The Rise in Consumer Credit and Bankruptcy: Cause for Concern?
James (Jim) MacGee ()
C.D. Howe Institute Commentary, 2012, issue 346
Canadian households are saddled with unprecedented amounts of debt. As a percentage of income, debt levels of Canadians are higher than at any point in recent history and are now higher than those of American households. Recent debates have largely focussed on the housing market and on the risks associated with household mortgage debt. This report looks more specifically at consumer credit – i.e., automobile loans, credit card debt, and lines of credit, most notably – and personal bankruptcies. Consumer credit accounts for roughly 45 percent of total household interest payments and often offers variable interest rates, leaving borrowers more vulnerable to higher interest rates. Further, the rapid extension and use of relatively new consumer credit products, especially home equity lines of credit, raises real concerns about whether lenders and borrowers have been overly optimistic in regards to the risks associated with high consumer debt levels.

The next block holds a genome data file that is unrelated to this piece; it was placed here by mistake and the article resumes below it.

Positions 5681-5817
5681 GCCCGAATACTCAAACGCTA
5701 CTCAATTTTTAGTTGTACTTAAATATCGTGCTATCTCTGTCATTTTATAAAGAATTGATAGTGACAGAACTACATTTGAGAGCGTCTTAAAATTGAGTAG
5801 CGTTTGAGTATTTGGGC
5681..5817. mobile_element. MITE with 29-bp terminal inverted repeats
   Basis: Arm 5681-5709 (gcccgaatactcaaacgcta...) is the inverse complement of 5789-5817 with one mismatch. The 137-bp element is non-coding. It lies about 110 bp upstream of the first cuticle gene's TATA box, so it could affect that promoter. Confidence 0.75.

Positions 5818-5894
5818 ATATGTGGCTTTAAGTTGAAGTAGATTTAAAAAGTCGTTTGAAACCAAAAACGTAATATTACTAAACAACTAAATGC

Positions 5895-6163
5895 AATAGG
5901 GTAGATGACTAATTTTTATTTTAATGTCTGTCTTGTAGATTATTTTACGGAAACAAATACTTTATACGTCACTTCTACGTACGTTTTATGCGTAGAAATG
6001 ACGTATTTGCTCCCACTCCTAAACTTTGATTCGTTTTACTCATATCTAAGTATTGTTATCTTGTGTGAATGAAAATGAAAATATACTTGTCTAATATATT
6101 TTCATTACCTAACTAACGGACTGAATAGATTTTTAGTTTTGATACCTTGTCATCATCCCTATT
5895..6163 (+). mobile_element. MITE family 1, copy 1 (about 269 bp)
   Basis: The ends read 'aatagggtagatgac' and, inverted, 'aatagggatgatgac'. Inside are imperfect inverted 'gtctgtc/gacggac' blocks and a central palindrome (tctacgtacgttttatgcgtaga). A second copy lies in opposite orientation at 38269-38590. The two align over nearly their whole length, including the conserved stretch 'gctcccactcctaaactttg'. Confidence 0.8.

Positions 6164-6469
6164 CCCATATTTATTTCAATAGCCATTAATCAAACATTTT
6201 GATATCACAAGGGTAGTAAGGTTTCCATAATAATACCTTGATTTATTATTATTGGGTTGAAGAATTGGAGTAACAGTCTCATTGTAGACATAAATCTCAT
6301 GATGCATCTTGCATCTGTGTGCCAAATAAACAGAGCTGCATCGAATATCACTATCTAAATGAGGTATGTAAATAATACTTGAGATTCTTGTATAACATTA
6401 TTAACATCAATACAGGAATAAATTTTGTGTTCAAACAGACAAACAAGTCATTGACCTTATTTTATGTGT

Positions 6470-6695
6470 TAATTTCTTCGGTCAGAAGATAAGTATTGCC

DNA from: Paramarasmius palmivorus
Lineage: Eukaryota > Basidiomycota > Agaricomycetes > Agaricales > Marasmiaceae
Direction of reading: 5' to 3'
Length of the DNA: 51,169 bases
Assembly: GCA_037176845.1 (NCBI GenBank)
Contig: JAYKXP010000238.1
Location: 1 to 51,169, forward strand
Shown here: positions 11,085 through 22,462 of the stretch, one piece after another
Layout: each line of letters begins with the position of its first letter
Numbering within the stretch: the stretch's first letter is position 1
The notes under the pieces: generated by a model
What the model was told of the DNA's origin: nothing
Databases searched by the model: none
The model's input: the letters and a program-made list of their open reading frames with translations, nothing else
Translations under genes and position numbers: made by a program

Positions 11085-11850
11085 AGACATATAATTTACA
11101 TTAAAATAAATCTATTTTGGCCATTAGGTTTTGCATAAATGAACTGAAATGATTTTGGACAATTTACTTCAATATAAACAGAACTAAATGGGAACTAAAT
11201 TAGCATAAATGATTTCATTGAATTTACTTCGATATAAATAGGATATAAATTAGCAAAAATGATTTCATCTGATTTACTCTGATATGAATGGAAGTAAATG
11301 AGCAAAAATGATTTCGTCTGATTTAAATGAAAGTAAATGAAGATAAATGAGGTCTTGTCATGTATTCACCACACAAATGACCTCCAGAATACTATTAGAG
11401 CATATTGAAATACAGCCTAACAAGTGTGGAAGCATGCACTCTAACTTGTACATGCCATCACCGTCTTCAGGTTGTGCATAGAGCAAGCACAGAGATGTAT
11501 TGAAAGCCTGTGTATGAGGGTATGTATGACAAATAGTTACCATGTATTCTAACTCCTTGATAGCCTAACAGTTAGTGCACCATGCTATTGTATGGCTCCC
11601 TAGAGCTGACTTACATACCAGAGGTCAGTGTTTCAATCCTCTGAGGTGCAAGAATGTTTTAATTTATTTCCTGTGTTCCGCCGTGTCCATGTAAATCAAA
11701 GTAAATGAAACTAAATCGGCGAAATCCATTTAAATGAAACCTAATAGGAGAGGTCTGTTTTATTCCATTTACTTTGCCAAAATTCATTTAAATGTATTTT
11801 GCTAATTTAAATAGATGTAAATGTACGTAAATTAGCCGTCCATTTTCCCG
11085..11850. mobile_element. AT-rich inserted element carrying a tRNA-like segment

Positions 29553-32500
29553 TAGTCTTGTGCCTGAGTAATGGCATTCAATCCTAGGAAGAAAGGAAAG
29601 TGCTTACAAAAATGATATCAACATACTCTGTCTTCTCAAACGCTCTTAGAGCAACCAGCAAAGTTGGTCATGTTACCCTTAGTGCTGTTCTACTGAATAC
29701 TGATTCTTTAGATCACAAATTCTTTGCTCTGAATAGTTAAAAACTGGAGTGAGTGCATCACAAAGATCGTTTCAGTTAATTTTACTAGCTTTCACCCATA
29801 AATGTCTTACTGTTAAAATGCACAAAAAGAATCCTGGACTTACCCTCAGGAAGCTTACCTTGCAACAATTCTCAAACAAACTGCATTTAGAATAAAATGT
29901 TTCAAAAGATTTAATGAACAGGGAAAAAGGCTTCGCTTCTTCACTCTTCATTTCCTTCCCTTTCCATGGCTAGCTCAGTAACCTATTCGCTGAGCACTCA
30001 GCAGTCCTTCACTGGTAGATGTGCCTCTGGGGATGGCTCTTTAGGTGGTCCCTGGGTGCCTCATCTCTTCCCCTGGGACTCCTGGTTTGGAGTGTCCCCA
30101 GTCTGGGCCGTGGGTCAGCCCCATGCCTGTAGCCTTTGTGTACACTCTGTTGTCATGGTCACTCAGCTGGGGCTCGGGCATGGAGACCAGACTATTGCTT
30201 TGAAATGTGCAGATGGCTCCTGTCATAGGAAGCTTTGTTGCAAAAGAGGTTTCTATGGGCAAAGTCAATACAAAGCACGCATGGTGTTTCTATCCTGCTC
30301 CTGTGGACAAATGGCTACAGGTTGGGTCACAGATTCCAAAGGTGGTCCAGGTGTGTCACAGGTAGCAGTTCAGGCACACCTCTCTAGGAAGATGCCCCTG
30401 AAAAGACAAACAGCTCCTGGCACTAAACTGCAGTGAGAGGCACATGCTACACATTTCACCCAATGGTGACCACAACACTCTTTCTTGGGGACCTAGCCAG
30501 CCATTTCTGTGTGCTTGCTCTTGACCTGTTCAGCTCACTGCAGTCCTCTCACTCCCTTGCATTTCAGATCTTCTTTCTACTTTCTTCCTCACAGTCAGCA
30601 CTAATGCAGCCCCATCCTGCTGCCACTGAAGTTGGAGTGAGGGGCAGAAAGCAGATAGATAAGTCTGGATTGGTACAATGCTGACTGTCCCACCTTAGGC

Keywords: Economic Growth and Innovation; Canada; household debt; consumer credit; Survey of financial Security; financial literacy (search for similar items in EconPapers)
JEL-codes: G21 G28 (search for similar items in EconPapers)
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